Topeka A state legislator who applied pressure on Gov. Sam Brownback to reject a $31.5 million federal grant because it was related to federal health reform is now taking aim at an even larger grant.
Rep. Charlotte O’Hara, R-Overland Park, said the recently announced $85 million contract between the state and Accenture to install a state-of-the-art computerized system for Medicaid and other services is also related to health reform. Ninety percent of the cost of the project is funded by the federal government.
“I’m really disappointed and my confidence in the Brownback Administration is in tatters,” O’Hara said in her most recent newsletter.
She said the Accenture contract means the state will build a platform that will comply with the requirements of the Affordable Care Act.
O’Hara said that goes against the wishes of a majority of Kansans and a recent Kansas Republican Party resolution that calls for an end to all efforts that would implement components of the ACA, thought by some to be President Barack Obama’s signature piece of legislation.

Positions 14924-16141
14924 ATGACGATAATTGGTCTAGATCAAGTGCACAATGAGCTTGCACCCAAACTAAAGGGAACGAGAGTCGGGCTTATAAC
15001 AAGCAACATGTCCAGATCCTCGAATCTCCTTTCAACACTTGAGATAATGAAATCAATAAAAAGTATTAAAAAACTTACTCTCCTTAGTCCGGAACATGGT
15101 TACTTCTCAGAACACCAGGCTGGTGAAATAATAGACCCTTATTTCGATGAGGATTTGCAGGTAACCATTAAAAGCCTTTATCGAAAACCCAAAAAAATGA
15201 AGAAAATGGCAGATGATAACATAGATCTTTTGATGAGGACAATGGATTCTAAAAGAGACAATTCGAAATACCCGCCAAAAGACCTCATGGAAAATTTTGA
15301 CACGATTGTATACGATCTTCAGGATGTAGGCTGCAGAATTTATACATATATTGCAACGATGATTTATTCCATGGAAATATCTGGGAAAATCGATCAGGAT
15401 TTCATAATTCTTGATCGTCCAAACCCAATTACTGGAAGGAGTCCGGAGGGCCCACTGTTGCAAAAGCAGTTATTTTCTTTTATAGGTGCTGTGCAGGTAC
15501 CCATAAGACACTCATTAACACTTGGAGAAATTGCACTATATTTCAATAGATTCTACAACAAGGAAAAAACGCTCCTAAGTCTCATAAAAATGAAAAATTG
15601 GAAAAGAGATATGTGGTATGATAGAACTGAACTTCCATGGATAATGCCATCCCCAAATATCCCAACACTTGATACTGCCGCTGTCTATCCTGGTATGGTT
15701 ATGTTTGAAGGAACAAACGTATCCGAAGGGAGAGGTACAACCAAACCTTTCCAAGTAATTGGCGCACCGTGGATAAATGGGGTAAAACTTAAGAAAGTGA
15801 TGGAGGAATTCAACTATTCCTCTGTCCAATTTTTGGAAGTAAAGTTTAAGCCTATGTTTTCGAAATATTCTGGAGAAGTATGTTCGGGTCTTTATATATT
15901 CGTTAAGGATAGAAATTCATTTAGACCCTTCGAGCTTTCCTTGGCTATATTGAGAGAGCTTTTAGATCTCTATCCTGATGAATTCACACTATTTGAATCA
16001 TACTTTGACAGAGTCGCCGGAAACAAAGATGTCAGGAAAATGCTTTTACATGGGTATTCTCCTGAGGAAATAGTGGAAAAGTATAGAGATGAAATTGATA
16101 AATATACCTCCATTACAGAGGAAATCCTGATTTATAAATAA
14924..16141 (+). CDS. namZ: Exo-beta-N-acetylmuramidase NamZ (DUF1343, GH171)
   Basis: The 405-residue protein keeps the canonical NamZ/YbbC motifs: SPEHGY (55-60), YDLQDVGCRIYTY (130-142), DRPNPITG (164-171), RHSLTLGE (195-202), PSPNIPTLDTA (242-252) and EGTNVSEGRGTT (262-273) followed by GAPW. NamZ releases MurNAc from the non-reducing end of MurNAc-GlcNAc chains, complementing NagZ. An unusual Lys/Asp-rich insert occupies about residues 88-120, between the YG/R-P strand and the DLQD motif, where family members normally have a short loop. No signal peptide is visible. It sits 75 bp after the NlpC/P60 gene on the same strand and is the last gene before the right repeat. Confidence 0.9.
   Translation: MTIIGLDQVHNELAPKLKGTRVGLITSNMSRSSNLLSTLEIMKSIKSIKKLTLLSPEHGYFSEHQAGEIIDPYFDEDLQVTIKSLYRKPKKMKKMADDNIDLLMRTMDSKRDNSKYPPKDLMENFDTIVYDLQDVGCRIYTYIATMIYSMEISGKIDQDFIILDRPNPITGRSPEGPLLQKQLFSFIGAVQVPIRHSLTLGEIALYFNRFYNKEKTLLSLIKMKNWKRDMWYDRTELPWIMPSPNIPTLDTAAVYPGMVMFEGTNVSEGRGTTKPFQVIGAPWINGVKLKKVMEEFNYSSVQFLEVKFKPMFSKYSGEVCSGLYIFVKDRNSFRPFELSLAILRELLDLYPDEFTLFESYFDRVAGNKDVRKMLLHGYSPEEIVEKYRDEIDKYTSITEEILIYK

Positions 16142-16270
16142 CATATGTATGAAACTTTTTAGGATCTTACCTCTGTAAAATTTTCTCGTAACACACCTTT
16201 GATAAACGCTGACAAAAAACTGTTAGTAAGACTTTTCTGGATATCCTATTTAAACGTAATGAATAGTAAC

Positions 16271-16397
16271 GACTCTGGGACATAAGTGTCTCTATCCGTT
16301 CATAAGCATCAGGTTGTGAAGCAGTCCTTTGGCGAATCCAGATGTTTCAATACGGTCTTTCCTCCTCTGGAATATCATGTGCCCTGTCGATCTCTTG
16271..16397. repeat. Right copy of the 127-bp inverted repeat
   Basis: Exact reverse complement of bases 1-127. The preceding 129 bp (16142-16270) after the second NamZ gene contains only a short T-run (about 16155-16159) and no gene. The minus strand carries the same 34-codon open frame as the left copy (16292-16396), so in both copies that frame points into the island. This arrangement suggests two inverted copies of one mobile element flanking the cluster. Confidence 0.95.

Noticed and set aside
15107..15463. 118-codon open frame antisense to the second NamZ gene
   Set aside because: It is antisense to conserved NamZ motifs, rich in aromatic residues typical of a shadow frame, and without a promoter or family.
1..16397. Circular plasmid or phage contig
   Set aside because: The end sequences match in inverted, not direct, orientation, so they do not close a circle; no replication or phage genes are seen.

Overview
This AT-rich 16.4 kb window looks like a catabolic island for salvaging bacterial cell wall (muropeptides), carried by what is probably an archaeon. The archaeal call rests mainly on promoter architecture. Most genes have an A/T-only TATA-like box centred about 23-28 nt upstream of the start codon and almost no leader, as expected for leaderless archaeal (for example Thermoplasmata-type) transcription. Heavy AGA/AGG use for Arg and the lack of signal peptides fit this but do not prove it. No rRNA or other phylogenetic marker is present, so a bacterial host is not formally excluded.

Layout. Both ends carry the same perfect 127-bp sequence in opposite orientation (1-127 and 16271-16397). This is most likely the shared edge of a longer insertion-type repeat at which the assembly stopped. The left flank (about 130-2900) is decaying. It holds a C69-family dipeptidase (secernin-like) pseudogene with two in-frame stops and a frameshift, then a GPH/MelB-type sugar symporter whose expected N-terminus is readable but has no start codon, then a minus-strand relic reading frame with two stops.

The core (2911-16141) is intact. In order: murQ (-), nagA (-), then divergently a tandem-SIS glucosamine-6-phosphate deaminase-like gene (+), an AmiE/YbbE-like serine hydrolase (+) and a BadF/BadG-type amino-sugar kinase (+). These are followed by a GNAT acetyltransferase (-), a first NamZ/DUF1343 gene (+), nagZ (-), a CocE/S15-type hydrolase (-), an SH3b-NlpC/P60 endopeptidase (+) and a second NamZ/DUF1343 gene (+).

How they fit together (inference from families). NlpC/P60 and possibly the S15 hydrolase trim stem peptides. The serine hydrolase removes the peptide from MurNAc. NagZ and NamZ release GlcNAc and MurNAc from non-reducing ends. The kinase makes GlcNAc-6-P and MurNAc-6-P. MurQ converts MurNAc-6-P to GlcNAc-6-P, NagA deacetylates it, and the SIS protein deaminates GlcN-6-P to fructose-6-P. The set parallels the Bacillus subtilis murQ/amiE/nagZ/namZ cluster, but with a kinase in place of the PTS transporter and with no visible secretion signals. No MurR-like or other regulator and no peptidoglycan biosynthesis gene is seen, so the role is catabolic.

“I simply don’t understand why the Brownback administration would so blindly continue down this road when the good folks of Kansas and the State Committee men and women of the Republican Party have spoken so clearly on this issue,” she said.
Brownback officials maintain that the contract to build and implement the Kansas Eligibility Enforcement System, or KEES, is unrelated to the ACA, specifically the development of a health insurance exchange. The exchange, as required by the ACA, will be a one-stop shop for people to buy health insurance and receive subsidies if they are eligible.
Lt. Gov. Jeff Colyer stated that Kansas “will use a combination of state and federal funds to develop KEES to meet Kansas’ needs without the kind of strings that tied the early innovator grant to the implementation of federalized health care and the individual mandate.”
In August, Brownback, a Republican, rejected the $31.5 million “early innovator” grant despite having supported the grant earlier. Critics suggested he bowed to pressure within his party.
But O’Hara said the information technology of KEES will comply with that of the federal health reform. “Basically, it’s as though the administration was building a car, but refused to call it a car because they were only going to build the chassis, body, drive train, wheels, tires, etc. etc., but they were not going to install the engine, therefore it’s not a car,” she said.